Researchers from Newcastle University, UK, found a remarkable variability in corals when it comes to tolerance to heat, according to a study published in the journal Proceedings Of The Royal Society B: Biological Sciences.
Marine heat waves have destroyed many corals in the past few years and potentially many more in the future if climate change continues at current rates.
To test how resilient corals are to temperature changes, a team of researchers exposed corals collected from a single reef to a controlled heatwave. Results showed significant variability in how much corals can cope with temperature changes, with the most tolerant corals dealing with double the heat stress to induce bleaching compared to the least susceptible.
By the end of the heat stress exposure, the least tolerant corals were all dead, while the most tolerant were still alive. What’s causing this variation is still a mystery; it does not seem to be related to the type of symbiotic algae associated with the corals. The researchers believe that some of the corals are simply more heat tolerant.
“It is well known that corals vary in their tolerance to heat stress among species and in different locations, but marine scientists have rarely examined how much variation there is among corals living side by side on the same reef. Despite these corals experiencing the same conditions, we found a remarkable variation in heat tolerance among individuals, suggesting the capacity for adaptation if some of the toughest corals are able to survive marine heatwaves,” said co-author Dr. James Guest, from the School of Natural and Environmental Sciences.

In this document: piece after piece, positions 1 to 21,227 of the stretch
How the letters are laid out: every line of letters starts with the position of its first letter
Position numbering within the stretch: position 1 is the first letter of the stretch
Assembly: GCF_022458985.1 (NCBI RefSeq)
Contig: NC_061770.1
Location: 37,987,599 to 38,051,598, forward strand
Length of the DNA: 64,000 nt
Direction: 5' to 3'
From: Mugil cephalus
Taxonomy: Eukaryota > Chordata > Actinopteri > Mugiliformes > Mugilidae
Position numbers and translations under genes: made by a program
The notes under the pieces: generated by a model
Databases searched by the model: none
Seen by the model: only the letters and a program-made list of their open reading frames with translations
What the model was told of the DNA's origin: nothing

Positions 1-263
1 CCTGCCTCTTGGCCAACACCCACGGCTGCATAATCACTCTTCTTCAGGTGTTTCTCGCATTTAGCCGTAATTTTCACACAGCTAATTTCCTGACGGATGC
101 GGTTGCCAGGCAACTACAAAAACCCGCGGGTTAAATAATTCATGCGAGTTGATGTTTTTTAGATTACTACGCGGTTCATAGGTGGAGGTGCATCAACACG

“Individual variation in heat tolerance is critical if corals are to adapt to higher temperatures. We show that under an ambitious future emissions scenario, the differences we have found equate to up to 17 years of delay until the onset of annual bleaching and mortality conditions. However, this delay is limited to only ten years under a high emissions scenario,” added study lead authors Dr. Adriana Humanes Schumann and Liam Lachs from the same research group. “For coral reefs to persist through the coming century, coral adaptation must keep pace with ocean warming. However, at the same time, the global emissions reductions of greenhouse gasses countries have already committed to need to be realised to give corals a fighting chance.”
According to the authors, these climate projections for the future have the potential to be extremely valuable for policymakers and can influence coral reef conservation and restoration actions.
Humanes, A., Lachs, L., Beauchamp, E., Bythell, J., Edwards, A., & Golbuu, Y. et al. (2022). Within-population variability in coral heat tolerance indicates climate adaptation potential. Proceedings Of The Royal Society B: Biological Sciences, 289(1981). doi: 10.1098/rspb.2022.0872